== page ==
I've just finished rewatching Forbidden Planet, a big-budget sci-fi adventure movie from 1956. It’s a bit of a departure for me because my favourite genre is in fact low-budget sci-fi adventure movies from that era. But there are plenty of reasons to watch this movie even though it is dated. In fact it being dated is tied up in nearly all of the reasons to watch it. It’s a very 1950s view of the future. I’m so used to watching movies from that era with terrible or no special effects that it’s always surprising to see one from that era with pretty darn good special effects. For the time.
Reasons to watch:
- A very young Leslie Nielsen.
- It’s basically The Tempest with a planet instead of an island.
- Because it was made in 1950s, the technology is very mechanical and everything needs cables.
- Because it was made in 1950s, the crew consists of only white men.
- Because it was made in 1950s, the only woman for 16 light years is wearing a miniskirt.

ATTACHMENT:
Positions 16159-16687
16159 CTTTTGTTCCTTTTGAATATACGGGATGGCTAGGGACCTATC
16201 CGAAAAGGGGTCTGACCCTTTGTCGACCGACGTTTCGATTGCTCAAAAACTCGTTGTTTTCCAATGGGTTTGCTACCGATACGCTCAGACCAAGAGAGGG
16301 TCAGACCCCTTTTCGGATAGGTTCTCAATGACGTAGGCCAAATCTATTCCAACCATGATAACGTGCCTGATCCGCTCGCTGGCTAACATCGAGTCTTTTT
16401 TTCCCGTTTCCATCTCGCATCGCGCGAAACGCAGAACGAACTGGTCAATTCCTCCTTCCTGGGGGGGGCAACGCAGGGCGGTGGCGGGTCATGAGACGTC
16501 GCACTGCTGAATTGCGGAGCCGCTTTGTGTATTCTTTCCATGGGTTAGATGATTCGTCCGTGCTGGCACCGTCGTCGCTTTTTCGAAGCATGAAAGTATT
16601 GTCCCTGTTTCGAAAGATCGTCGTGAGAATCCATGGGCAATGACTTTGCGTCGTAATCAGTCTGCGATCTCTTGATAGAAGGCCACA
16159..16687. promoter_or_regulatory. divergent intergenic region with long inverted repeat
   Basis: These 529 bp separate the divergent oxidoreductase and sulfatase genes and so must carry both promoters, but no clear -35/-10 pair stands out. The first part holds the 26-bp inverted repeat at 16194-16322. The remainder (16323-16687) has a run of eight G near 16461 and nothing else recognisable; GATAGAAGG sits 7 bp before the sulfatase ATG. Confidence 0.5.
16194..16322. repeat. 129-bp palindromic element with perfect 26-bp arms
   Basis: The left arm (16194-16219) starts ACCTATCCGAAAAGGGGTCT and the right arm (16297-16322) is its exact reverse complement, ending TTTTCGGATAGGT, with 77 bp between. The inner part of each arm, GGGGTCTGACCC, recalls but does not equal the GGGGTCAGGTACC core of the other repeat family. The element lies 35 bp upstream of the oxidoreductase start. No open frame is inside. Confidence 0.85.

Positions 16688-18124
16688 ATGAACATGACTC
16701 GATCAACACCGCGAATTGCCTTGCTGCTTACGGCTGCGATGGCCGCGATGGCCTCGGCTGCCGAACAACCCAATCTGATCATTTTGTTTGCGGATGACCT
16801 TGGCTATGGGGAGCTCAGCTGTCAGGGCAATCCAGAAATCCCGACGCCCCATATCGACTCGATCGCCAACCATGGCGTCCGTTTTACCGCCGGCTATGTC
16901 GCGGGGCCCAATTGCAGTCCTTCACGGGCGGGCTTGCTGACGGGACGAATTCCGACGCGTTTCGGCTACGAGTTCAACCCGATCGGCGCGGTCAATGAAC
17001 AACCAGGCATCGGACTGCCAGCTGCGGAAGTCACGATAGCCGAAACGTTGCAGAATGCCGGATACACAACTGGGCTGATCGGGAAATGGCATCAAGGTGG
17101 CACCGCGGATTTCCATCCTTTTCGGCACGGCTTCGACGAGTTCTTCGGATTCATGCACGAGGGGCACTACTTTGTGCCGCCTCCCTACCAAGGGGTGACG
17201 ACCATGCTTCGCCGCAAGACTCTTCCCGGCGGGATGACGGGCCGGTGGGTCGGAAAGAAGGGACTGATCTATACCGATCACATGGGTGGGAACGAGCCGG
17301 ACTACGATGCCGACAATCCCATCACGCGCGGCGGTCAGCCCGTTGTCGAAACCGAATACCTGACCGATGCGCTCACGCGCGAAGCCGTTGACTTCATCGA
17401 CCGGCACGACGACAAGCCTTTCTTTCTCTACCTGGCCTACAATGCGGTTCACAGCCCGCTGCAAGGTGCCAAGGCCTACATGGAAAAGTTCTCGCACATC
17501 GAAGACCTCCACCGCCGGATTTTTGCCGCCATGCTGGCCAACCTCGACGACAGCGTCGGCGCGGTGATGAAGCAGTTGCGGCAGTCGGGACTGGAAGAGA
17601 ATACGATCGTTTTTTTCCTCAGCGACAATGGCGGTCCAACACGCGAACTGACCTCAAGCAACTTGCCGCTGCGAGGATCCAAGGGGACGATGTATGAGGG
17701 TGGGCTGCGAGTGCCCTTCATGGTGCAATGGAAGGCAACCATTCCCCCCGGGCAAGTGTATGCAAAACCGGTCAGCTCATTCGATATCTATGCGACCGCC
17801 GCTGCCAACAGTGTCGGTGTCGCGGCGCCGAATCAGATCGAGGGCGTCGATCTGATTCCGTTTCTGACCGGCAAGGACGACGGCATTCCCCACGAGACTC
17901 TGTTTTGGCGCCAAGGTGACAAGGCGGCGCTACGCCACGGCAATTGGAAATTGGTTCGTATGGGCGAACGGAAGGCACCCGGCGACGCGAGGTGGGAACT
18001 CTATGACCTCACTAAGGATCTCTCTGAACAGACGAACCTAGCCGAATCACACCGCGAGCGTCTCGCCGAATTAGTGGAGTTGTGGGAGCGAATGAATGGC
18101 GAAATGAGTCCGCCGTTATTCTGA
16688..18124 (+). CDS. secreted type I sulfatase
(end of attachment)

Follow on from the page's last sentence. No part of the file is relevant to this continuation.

- Because it was made in 1950s, people are amazed at a very clumsy, mechanical robot.
- Because it was made in 1950s, people think that men will land on the moon at the end of the 21st century, rather than 15 years later.
- The monster looks like an early draft of the Tasmanian Devil.
- Did I mention a very young Leslie Nielsen?
Actually, despite the things that clearly date it, it is a good, well told story. No doubt due in part to it being penned by one William Shakespeare. And the story in this futuristic setting remains very plausible, even though the 1950s realisation of it is very much fixed in the 1950s. In this respect, this is not a movie to watch to see 150 years into the future, but to see 50 years into the past.
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